Anyway, a little heavy, I know.
To deal with the emotions conjured up this evening, I focused on things of which I am solely in control. Everything else went to hell in a handbasket. Even some things of which I am solely in control. My best intentions for going to the gym. No. Getting home to play with my girls in the remaining daylight? No.
My first stop after work was the filthy Piggly Wiggly because I just couldn't bear dealing with the congestion (both in the parking lot and inside the store) at the filthy Schnucks two blocks away. I really needed some groceries. REALLY. Next stop, Joe's for a bottle of Svedka. Then a quick stop at Open Door Bible Church (the polls for my precinct) to vote for Beverly Marrero.
I got home after 7:00 P.M. It's dark. Reading ingredients on everything you purchase at the grocery apparently takes more time than it seems. When I walked in the house the girls were excited, as always. I HAVE TO PEE. LET ME OUT. LET ME IN. FEED ME.
IN THAT ORDER.
I unloaded the car in four or five trips, while Doris and Billie ate, dropping plastic bags filled with delicious fruit, vegetables, yogurt and orange juice all over the kitchen countertops. I brought in the zillion-pound Timbuk2 bag that replaced my briefcase after I bought the 17"-inch MacBookPro. (I am ordering an AcmeMade bag tomorrow -- I hate the Timbuk2 bag).
Nine o'clock rolls around and I'm still not done reassembling the refrigerator I've ripped apart. I'm cleaning every nook and cranny (not to mention grabbing sockets and a ratchet from the garage to dismantle the crisper drawers to switch the high/low humidity controls from the left drawer to the right only to find that I'm no better off than I was when I started, dammit), and throwing out things that: A. were perfectly fine but "felt" old; B) contained high-fructose corn syrup, or C) were things I was just tired of looking at.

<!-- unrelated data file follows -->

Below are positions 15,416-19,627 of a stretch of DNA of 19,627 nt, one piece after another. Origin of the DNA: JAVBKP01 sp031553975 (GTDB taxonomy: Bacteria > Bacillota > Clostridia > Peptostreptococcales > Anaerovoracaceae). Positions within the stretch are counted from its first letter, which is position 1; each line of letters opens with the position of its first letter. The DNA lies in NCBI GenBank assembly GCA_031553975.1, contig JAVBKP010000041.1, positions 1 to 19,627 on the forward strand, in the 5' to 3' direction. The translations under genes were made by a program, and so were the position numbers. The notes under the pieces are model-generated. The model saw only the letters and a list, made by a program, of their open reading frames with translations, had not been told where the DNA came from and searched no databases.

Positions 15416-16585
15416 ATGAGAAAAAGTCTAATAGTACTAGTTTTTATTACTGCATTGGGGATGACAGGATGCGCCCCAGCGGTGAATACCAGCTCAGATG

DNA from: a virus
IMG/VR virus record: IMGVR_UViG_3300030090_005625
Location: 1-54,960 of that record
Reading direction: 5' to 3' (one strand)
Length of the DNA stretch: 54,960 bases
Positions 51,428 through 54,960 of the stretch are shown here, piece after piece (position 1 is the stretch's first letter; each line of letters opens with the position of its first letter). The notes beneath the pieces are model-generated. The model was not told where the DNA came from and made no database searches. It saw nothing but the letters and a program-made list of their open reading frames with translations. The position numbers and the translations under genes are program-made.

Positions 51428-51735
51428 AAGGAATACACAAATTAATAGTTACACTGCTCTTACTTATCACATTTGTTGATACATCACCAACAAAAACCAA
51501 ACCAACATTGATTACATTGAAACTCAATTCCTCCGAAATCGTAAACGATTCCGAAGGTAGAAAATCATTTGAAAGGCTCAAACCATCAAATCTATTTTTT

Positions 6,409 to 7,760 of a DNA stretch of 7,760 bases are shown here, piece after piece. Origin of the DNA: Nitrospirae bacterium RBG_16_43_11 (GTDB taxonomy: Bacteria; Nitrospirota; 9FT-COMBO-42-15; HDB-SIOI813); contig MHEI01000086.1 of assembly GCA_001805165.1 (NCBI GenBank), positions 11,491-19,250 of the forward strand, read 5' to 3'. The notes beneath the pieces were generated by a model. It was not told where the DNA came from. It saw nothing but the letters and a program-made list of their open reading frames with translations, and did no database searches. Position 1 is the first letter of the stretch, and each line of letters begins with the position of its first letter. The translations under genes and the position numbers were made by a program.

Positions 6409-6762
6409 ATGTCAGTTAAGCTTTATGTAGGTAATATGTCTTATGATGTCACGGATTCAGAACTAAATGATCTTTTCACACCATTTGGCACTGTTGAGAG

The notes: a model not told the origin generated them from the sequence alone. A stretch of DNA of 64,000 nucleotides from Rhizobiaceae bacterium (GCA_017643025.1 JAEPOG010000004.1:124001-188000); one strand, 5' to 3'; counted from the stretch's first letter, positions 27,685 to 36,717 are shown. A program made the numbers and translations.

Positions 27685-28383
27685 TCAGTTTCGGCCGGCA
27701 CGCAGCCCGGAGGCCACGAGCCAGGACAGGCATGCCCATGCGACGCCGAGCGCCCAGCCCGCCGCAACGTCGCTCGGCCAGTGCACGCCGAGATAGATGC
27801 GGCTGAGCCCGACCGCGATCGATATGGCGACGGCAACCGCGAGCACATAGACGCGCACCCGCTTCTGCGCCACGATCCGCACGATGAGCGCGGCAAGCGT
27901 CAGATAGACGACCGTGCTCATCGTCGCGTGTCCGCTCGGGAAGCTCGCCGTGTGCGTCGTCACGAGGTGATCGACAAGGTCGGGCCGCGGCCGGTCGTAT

I have realized that unless I want to buy a very basic refrigerator to replace what we bought 13 years ago, I'm going to have to rip out cabinets for a much larger appliance -- or fix the icemaker. And, honestly, the icemaker is the only issue with this fridge. Amana, circa 1992, rocks!
Anyway, I finally get around to calling David. We talk a bit while he drives to Summer's house. The dinner she's cooking sounds fabulous. Lentils. Curry. Garam Masala. We talk a bit more. I know I need to let him go so they can spend time together.
I've already spoken to Cameron for the few minutes I would be allowed for the evening. Tonight is a short layover for him, which means that even under the best circumstances he'll be going to work in the morning sleep-deprived. And, now, I'm sitting here doing research, listening to Red Hot Chili Peppers spouting parental advisory lyrics 12:50 A.M.
I miss my husband. As much as the puppies may keep me warm, they are not him. And a body pillow is completely out of the question.
God, how much I've rambled tonight. Basketcase, tonight, am I.